I finished my Unique Sheep Zodiac Club design a couple months ago, but am just writing about it now. It's been busy around here---children's activities as well as my own work (both knit design and music) and I haven't managed to sit down and write.
The design is for Taurus, and the shawl is in the shape of the Taurus symbol. The head is a Zodiac wheel with twelve sections. There's a pillar-and-post division between the solid center sections and the alternating mesh and solid outer sections. The edging is a leaf-and-bud lace I developed when I couldn't find anything that exactly suited my needs. The pillar-and-post pattern is repeated on the left "horn" of the bull, and the leaf-and-bud pattern winds down the right.
Kelly Eells evolved this colorway from the Cafe Bouquet colorway from another Unique Sheep club. I didn't capture the greenest portions of the shawl, but I think the orange is fairly accurate. I enjoyed watching to see what color the next bud would be as the knitting progressed.
Every time I wear this shawl, my husband comments on it. I think it's mostly the color, but the shape is very flattering on me and I know he gets a real kick out of the bobbles.
I'll have to post modeled photos of the shawl after we take some. The pattern will be available for sale to non-club members around December.
The Unique Sheep has accepted one of my designs for next year's installment of the Zodiac Club. I'm not allowed to say which sign I'll be depicting, but I think it's okay to tell you I'm very excited about this particular shawl. More about this closer to the time.
Holly and Lars from Suburban Knits wanted to do something to materially help those affected by the recent (and ongoing!) tornados in Oklahoma. To that end, they decided to sell an eBook of 20 donated knit designs and donate 100% of the profits to Other Options, Inc., an Oklahoma charity and food pantry.
The Meandros Scarf is included in this collection, along with patterns by designers such as Anne Podlesak, Stephannie Tallent, Annie Modesitt, and Ray Whiting. Suburban Knits plans to offer this eBook only until August 31st, so get yours while you can!
Having witnessed a handful of infamous hurricanes and their aftermath, I understand how important it is for neighbors to do what they can to assist those affected by natural disasters. Please support this eBook, k*tog. It's an admirable project for a good cause.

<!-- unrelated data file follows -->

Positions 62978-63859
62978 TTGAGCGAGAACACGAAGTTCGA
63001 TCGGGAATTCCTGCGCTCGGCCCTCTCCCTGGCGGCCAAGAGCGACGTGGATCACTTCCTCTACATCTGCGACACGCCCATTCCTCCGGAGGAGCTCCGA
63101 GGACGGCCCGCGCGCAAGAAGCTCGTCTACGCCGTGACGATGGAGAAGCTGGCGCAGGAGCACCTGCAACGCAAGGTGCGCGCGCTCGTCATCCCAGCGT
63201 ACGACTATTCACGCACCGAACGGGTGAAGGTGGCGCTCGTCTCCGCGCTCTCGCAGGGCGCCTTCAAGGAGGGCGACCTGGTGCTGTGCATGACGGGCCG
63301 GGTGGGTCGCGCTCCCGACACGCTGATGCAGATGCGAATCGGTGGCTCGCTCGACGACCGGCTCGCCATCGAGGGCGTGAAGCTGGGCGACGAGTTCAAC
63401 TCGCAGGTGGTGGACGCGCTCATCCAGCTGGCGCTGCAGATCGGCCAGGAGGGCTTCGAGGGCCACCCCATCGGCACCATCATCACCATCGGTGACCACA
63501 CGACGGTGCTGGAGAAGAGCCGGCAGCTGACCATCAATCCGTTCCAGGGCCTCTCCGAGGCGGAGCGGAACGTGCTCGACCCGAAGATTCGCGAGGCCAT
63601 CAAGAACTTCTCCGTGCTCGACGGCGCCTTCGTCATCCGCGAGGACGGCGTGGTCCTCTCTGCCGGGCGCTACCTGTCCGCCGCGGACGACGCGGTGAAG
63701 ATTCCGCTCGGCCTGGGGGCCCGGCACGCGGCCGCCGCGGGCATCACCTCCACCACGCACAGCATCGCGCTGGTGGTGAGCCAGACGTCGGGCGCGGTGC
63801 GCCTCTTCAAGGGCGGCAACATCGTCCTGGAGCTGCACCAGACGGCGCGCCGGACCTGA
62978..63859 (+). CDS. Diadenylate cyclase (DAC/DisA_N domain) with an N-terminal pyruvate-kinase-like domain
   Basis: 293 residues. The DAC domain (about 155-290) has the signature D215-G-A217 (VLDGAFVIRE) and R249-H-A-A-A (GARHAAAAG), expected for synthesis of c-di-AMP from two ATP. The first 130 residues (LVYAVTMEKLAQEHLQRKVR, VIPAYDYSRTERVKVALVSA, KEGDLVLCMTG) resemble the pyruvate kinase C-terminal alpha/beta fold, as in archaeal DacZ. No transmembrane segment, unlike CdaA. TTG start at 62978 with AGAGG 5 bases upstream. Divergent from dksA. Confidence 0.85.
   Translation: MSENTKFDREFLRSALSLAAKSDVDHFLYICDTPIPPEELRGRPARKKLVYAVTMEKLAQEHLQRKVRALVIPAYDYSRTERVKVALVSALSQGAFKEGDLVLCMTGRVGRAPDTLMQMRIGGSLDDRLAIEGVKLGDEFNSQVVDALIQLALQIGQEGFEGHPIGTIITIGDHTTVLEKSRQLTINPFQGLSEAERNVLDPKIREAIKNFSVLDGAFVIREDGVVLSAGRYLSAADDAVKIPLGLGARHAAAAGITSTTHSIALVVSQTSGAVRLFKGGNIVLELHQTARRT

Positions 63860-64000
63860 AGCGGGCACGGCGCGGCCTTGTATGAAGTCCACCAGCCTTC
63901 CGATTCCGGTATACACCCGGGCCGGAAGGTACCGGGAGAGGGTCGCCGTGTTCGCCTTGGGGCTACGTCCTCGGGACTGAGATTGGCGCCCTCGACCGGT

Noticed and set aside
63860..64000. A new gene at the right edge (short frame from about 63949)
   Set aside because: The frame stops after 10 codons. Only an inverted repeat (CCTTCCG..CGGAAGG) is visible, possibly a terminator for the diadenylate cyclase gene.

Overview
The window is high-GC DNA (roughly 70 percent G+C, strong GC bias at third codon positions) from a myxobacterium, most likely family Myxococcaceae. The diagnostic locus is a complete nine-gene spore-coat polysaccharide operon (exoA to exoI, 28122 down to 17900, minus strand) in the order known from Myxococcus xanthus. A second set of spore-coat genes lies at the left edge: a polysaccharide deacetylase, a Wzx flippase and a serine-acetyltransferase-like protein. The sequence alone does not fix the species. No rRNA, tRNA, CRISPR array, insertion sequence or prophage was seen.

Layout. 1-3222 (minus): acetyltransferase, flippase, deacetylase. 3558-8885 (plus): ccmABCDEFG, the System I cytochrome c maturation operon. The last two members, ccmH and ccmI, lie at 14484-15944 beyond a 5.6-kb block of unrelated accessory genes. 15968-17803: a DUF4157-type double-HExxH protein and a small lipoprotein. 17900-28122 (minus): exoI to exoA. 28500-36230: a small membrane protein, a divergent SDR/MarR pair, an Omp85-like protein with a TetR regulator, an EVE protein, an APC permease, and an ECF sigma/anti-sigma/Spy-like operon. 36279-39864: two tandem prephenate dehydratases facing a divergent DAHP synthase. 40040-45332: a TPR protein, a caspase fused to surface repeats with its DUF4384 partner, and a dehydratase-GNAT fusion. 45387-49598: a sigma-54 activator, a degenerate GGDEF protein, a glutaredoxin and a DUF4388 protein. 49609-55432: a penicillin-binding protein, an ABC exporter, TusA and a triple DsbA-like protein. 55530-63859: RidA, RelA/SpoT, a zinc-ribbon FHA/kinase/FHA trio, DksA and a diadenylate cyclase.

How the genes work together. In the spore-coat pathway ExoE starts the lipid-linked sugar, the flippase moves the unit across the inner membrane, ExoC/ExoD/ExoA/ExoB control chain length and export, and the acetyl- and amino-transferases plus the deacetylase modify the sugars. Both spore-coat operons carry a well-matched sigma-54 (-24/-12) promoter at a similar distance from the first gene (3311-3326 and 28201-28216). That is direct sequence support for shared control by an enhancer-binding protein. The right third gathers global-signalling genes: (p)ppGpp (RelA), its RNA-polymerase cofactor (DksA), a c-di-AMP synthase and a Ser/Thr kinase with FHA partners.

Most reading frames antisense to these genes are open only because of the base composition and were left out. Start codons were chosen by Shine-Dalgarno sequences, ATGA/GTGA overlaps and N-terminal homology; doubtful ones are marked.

Here's my other recently published design: the Cherry Cheesecake Purse in Triple Dip stitch, which is basically a rib interrupted by giant garter stitch ice cream scoops.
It's unlined, so there's no sewing involved, but it holds its shape well and objects don't tend to poke through because of the density of the knitted fabric. A removable frame allows you to make several different designs of the same size and use the same frame for each. The rods of the frame slide through channels knitted onto the purse body, then the end caps are secured.
My daughter has already claimed this sample, but she'll have to wait a year for Clotheshorse to finish showing it off. Suri Merino by Blue Sky Alpacas was a dream to work with, and the Dawn colorway is yummy and fat free.
I doubled the yarn for a denser fabric, and the purse holds its shape well. I couldn't find a chain I liked with lobster claws at the ends, so I tried connecting it to the frame with beads, wire and pliers. It was fun, but I'll need more practice before turning to professional jewelry making!
You can get the pattern directly from Clotheshorse here.
The Spring/Summer 2013 Clotheshorse went live yesterday, and two of my patterns were included. I'll post about Cherry Cheesecake, a really cool textured purse, tomorrow. Today's feature, Transverse, is a reversible cowl/vest which you can wear many different ways.
Transverse is a super-simple construction---a long and wide tube and a short and narrow tube connected by two pieces of medium length and width.
The model wears it with the short end on top, and boy is it cute that way on her! I prefer to wear it with the long end on top (below, left). You could probably even wear it as a hoodie that way.
The stitch pattern is Lynne Barr's Twist Pattern from Reversible Knitting. The yarn is Party from Crystal Palace, a nylon ribbon that not only lends variety to the dropped wraps sections but looks wonderful in the garter stitch intervals as well.